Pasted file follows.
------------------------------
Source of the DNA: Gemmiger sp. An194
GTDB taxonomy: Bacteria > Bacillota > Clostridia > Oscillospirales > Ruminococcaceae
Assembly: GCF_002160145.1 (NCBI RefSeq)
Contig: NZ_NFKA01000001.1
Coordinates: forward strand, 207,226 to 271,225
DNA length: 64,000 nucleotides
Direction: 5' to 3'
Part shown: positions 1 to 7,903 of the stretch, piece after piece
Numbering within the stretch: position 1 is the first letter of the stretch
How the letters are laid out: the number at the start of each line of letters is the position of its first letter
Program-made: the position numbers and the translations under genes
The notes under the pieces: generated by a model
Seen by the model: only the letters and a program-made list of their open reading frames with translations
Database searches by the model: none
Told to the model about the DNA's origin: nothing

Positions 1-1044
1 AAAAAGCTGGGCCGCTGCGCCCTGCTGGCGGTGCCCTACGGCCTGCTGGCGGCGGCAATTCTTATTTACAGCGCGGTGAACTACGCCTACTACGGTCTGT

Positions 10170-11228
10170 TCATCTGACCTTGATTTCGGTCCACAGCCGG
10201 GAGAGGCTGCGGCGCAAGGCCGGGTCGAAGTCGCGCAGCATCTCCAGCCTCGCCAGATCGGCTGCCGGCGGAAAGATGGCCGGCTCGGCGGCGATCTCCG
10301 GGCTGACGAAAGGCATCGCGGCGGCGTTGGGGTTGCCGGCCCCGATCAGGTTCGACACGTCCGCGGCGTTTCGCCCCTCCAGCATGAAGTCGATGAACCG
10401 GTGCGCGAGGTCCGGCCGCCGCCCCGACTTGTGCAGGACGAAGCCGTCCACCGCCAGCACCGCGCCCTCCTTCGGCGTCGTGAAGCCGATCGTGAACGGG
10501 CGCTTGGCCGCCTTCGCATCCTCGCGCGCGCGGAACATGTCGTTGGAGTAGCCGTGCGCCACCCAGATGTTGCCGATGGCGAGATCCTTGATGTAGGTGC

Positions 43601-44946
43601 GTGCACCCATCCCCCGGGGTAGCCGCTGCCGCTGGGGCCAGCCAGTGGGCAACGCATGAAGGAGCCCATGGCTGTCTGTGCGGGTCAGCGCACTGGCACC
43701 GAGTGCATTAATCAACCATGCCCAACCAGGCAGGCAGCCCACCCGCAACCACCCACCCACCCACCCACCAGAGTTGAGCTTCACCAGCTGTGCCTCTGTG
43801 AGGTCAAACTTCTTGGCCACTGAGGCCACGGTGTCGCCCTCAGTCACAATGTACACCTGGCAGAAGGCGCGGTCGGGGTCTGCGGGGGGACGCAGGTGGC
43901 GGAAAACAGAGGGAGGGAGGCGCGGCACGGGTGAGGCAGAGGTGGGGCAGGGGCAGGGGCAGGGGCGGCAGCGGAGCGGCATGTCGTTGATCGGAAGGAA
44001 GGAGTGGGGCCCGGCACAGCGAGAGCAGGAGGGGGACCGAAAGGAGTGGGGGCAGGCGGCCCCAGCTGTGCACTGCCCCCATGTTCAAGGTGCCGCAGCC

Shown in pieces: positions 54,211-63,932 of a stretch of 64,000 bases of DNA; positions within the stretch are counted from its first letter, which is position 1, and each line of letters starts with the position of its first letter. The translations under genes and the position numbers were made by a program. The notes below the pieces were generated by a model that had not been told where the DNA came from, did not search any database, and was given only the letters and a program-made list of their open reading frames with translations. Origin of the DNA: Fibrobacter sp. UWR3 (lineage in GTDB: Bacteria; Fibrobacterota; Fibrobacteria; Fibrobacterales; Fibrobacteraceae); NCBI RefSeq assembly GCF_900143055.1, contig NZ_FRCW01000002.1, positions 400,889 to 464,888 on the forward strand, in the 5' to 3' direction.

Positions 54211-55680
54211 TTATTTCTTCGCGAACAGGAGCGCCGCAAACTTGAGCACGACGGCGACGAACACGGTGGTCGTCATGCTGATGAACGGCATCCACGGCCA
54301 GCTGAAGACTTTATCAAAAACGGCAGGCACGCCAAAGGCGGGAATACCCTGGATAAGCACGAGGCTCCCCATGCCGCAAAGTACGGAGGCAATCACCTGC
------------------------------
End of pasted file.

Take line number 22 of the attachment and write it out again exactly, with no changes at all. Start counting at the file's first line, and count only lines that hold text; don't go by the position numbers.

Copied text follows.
10401 GTGCGCGAGGTCCGGCCGCCGCCCCGACTTGTGCAGGACGAAGCCGTCCACCGCCAGCACCGCGCCCTCCTTCGGCGTCGTGAAGCCGATCGTGAACGGG